Book 1: A Light through the Cave

If rocks could speak, what would they say?

If a bird is killed, how can he live?

What can four kids do against an army?

How can a slave possibly help?

Kentucky, 1836. Joshua and Marie were only going to tour Mammoth Cave. Amanda and Steven were only going for a picnic. Only the way out didn’t lead out. It led in. In to another world where they were desperately needed to save the lives of dozens of women and children. But it wasn’t what they thought. It wasn’t against an army. The army only wanted them to fight…  something else. Something worse. Something worse than their worst nightmares. Will they defeat it? Can it even be defeated? Will the rocks cry out to help them? And where is that glowing bird, the one they saw killed, the one who lit up the sky not long after? The only one who can get them back home. Will he come?

Join Joshua, Marie, Amanda and Steven in their first Verduran adventure. Or maybe their last adventure. Anywhere.

Here’s what readers are saying:

“I’m not a huge fan of sci-fi or fantasy, but Gordon Saunders is quickly bringing me around in his latest novel, A Light Through the Cave. I loved the concept right from the start, especially the world Saunders created…the one in which his characters become trapped. But I also loved the historical element, the contrast between the opening setting and where the story ends up, and the adventure elements that kept me turning the pages long after I should have been asleep. Highly recommend!” (An educator)

“I would classify this as belonging to the Historical Fantasy genre, because of the setting, but it’s so much more than that because it’s also a parable and a metaphor for a much older tale….

“It’s also a statement. One that we all know well, especially in today’s time. The way Mr. Saunders presents this ethical dilemma, through the use of reversal of roles is simply brilliant….

“…it’s an original story… and it follows the theme of fantasy to the letter, changing the original tale to something we can chew on today, and casting it into a light we can understand in a different way, but a familiar one.” Don N., Reviewer

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Book 2: The Lord Steward and the Servant King

When your friend becomes your enemy, how can you make him a friend again?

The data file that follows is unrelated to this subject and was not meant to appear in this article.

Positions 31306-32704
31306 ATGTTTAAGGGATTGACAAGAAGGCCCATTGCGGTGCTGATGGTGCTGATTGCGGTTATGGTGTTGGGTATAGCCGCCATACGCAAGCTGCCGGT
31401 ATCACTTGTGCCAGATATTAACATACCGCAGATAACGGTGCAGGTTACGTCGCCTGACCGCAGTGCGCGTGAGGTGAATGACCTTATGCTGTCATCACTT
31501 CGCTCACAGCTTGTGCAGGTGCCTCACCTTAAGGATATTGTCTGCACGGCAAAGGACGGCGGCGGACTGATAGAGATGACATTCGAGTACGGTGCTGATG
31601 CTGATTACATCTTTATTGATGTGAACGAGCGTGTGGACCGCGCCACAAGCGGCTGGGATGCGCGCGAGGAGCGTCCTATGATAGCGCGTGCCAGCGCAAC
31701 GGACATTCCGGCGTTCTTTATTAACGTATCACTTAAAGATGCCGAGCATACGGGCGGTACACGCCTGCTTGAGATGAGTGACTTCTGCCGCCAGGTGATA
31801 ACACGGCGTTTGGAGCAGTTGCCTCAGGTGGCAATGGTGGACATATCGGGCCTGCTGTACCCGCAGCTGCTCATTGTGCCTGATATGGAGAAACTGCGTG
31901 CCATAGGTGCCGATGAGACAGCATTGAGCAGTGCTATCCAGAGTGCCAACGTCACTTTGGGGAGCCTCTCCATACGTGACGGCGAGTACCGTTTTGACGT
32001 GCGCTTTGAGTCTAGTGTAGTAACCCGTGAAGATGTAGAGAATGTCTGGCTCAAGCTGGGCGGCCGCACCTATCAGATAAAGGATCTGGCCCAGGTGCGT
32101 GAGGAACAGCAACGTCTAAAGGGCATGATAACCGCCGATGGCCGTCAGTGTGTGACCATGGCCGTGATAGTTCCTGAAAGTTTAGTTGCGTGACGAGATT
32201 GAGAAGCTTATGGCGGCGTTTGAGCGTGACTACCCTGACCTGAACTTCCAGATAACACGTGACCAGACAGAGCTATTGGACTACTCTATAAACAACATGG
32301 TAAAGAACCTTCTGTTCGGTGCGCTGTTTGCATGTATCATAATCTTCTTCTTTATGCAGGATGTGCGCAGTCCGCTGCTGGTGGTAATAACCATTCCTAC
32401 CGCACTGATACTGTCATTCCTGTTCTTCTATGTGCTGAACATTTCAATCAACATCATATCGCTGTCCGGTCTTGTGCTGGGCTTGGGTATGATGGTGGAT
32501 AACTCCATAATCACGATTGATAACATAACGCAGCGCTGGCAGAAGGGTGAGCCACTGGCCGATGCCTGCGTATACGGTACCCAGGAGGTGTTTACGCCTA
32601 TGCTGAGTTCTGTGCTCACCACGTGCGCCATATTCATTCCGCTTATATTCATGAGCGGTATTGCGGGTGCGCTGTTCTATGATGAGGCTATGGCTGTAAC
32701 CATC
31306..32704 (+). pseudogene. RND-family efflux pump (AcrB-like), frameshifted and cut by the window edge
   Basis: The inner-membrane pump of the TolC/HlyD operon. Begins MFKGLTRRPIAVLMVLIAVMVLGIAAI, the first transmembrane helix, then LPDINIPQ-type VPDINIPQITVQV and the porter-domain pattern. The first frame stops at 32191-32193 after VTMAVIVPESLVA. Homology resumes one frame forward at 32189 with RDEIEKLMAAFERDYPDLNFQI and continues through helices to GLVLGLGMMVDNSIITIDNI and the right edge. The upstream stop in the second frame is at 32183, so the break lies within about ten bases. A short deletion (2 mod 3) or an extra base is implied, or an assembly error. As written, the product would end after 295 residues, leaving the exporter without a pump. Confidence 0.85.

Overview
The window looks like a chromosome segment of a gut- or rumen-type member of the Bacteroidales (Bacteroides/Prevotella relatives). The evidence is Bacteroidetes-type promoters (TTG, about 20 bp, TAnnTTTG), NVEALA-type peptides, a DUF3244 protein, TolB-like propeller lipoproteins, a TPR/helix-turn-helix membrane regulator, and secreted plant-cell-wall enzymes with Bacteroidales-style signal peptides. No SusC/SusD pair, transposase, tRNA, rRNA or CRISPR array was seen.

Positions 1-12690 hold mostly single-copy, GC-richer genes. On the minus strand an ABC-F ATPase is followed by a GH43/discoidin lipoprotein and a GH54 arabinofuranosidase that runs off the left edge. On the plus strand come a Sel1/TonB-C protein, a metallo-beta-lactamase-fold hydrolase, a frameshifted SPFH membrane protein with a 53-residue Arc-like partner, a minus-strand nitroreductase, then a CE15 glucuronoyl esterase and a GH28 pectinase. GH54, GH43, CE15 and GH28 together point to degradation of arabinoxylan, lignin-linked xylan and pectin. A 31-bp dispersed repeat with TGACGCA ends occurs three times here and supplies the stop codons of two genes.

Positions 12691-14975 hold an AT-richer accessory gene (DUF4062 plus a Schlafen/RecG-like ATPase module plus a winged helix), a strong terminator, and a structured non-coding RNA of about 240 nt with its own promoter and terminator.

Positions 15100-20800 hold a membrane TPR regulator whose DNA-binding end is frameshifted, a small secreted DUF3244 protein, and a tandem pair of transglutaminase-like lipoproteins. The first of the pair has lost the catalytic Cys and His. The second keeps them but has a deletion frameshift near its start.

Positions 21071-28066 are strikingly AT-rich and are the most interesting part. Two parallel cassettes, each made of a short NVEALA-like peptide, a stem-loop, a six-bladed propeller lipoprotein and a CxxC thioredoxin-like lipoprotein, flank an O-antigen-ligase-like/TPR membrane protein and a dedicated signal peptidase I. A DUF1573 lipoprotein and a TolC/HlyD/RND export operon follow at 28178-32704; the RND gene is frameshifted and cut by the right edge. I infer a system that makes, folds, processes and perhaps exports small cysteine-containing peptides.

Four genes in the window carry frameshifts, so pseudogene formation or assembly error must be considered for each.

How can you get into a fortress that has never been taken?

When things are not what they seem, how can you discover what they really are?

Kentucky. Now it’s 1838. Steven and Amanda have not been able to get back into Verdura for two years, no matter what they’ve done. They don’t know if promises made there have come true or if something terrible has happened.

But things have changed in Kentucky. Amanda’s grown older and her father wants her to marry a young man who’s a cruel bully. Daddy thinks she’ll change him. Huh! She wants nothing to do with him. But her father’s insistent. Plus, Amanda has no idea what’s happened to Joshua and Marie. Letters from them stopped coming some time ago.

And then there’s that peculiar ‘amusement’ someone is putting on in downtown Glasgow, a weird phenomenon hyped by a creepy mustachioed tinker who doesn’t have any pots or pans to sell.

Join Joshua, Marie, Amanda and Steven in their second Verduran adventure. Yeah. This one could also be fatal. Or worse.

Click on book image to go to its page for more information and to purchase.


Book 3: The Boatwright

Boat 3D 6x9x0.5 pb copy

He grasped what was not his to take and it cost him everything.

His life became totally other than he could have imagined.

And every time he got something he wanted, he lost it again.

But when he got what he thought he had wanted, he wished for it no longer – because by then he had found his real heart’s desire.

Dalat was secure in his position as Prince Regent. But he didn’t think about it much, because it was too far in the future. What he thought about was the game. What he thought about was beating his opponents. And not simply by winning, but by crushing his opponents, by humiliating them completely.

But then disaster struck. The entire empire of which his father was ruler, collapsed. Enemies took every city. The few survivors fled to Denispri. And then worse. Judgement came. The kingdom was proclaimed ended by something or other that seemed to be a sort of Lord, even though it was only a bird. His father was struck dumb and deaf, motionless, empty, but not dead.

Well, someone had to take charge. There were councilors. There was an order of succession. They would have done it. But he, Dalat, was supposed to be in charge after his father. And he would be king, no matter who stood between him and the crown. No matter that he knew nothing about being king. No matter that no greater crisis had ever faced Denispri.

So he grasped the crown and put it on himself. But things didn’t go the way he’d planned. The crown took him to another world. It took him to another life. It took him to a multitude of other lives, each one more difficult than the last.

Yet in each life he learned something that would help him become the person he needed to be. So when the time came again, the time to be king . . .

Available on September 8, 2020.

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